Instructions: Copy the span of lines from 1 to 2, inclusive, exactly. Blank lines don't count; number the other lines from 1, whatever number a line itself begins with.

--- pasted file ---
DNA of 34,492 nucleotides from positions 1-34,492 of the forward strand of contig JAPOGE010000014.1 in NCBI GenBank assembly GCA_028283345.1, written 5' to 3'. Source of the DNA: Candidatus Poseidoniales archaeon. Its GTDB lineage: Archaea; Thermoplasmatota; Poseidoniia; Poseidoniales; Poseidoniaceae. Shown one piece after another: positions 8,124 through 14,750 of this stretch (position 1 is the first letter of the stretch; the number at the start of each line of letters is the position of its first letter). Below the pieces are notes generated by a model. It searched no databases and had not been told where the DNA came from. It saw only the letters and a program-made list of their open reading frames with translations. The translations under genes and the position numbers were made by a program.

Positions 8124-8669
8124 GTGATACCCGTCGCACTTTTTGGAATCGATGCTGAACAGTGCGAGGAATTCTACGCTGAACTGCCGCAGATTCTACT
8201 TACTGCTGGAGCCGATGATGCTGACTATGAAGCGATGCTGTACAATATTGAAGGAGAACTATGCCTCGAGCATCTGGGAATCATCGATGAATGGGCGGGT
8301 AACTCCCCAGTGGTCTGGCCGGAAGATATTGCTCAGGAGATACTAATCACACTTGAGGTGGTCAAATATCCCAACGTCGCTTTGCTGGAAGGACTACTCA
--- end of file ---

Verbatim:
DNA of 34,492 nucleotides from positions 1-34,492 of the forward strand of contig JAPOGE010000014.1 in NCBI GenBank assembly GCA_028283345.1, written 5' to 3'. Source of the DNA: Candidatus Poseidoniales archaeon. Its GTDB lineage: Archaea; Thermoplasmatota; Poseidoniia; Poseidoniales; Poseidoniaceae. Shown one piece after another: positions 8,124 through 14,750 of this stretch (position 1 is the first letter of the stretch; the number at the start of each line of letters is the position of its first letter). Below the pieces are notes generated by a model. It searched no databases and had not been told where the DNA came from. It saw only the letters and a program-made list of their open reading frames with translations. The translations under genes and the position numbers were made by a program.

Positions 8124-8669